The same is happening with business as mission now. God is at work and people around the world are embracing Biblical truths and running with it. There is a great variety of things happening from place to place and industry to industry; and while there is common vision and purpose, you can’t point to the center. It is a true movement and that is so exciting to me.
Mats Tunehag in conversation with Jo Plummer, Editor of The BAM Review
“It is capitalism, not democracy, that the Arab world needs most”. This was the thought provoking title of a very helpful analysis of the current situation in the Arab world. It also highlights an essential need – jobs and business development, and the legal framework needed to that end.
The word capitalism is full of connotations, some quite negative. Thus is may be helpful to convey what Pope John Paul II said in Centesimus annus 1991:
“Can it perhaps be said that, after the failure of Communism, capitalism is the victorious social system, and that capitalism should be the goal of the countries now making efforts to rebuild their economy and society? Is this the model which ought to be proposed to the countries of the Third World which are searching for the path to true economic and civil progress?
The answer is obviously complex. If by “capitalism” is meant an economic system which recognizes the fundamental and positive role of business, the market, private property and the resulting responsibility for the means of production, as well as free human creativity in the economic sector, then the answer is certainly in the affirmative, even though it would perhaps be more appropriate to speak of a “business economy”, “market economy” or simply “free economy”.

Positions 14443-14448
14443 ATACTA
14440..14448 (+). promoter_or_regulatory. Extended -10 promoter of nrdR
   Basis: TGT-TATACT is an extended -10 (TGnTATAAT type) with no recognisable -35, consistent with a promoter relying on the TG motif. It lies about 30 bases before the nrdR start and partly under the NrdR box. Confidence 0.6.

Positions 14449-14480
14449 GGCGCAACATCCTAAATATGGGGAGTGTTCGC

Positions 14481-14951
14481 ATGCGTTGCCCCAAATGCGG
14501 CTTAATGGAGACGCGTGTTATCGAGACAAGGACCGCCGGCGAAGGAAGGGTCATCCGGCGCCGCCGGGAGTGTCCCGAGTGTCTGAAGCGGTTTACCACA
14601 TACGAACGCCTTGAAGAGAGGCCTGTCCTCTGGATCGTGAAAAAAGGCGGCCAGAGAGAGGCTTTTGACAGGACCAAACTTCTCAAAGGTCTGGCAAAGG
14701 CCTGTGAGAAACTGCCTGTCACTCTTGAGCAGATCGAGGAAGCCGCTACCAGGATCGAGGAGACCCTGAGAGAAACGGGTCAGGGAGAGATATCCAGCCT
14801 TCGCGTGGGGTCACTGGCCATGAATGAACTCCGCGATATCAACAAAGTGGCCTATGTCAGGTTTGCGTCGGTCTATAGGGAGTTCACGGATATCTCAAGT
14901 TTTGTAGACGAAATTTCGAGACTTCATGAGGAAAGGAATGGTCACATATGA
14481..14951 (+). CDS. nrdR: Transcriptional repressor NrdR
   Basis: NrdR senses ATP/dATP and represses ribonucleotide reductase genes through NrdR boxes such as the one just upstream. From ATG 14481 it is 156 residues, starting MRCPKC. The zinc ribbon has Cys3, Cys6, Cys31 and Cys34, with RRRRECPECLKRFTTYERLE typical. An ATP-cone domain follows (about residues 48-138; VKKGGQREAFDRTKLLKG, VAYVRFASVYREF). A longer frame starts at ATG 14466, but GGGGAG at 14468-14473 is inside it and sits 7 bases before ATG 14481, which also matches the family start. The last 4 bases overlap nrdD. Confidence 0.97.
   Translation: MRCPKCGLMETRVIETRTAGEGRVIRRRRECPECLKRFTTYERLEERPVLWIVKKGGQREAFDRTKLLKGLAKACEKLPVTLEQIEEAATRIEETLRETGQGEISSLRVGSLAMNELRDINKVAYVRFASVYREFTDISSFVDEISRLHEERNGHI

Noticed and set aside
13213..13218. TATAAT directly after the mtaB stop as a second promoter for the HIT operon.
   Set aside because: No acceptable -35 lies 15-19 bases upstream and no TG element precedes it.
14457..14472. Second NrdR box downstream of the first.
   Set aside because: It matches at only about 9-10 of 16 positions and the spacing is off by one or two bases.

But if by “capitalism” is meant a system in which freedom in the economic sector is not circumscribed within a strong juridical framework which places it at the service of human freedom in its totality, and which sees it as a particular aspect of that freedom, the core of which is ethical and religious, then the reply is certainly negative.”
This lack of freedom in the economic sector is one of the dire problems in the Arab world. A businessperson in Tunisia started the so-called Arab Spring. His aspirations were freedom and rule of law principles in the marketplace. It was not a call for political freedom in general, nor a demand for a general election or for the right to freely surf on the Internet.
The article in The Telegraph will elaborate further. To read the article, click here –> “It is capitalism, not democracy, that the Arab world needs most”
It may also be helpful to read the following article: To Help the World’s Poor, Give Them Real Jobs
It is about human dignity and long term solutions: “In surveys about people’s biggest concerns worldwide, income and employment pretty much always come out on top. Polls across countries also suggest that losing a job is one of the biggest possible hits to self-reported happiness.”
To read the article, click here –> To Help the World’s Poor, Give Them Real Jobs
BAM & the Olive Tree
There have been movements of societal transformation throughout history.
Key leaders like Luther, Calvin, Knox, and Zwingli catalyzed the Protestant reformation. Approximately 200 years ago William Wilberforce and others spearheaded the movement fighting for the abolition slavery and slave trade. The civil rights movement in the USA brought about significant change and Martin Luther King was an audacious leader.
Societal transformation implies good and lasting change. It is not about achieving perfection; there will always be room for improvement. Societal transformation can also be bad, like in Europe in the 1930s and 40s, ending with the Holocaust; or seen in the negative consequences of the Islamic revolution in Iran 1979 and onwards.
Looking at the movements of societal transformation – for good – one can observe some common themes and denominators.
Business as Mission / BAM is another movement for social transformation. Today there is a global BAM movement; it was not the case 20 years ago. There were expressions of BAM back then and even long before that. But now there is an unprecedented global cohesion and connectedness.
Small minority & common values
The BAM movement is still small (a minority), but vision and values are increasingly shared across the globe. (The Lausanne paper on BAM 2004, deals with values and essential BAM building blocks, especially in chapter 4, click here http://www.matstunehag.com/wp-content/uploads/2011/04/BAM-LOP-June-05.pdf )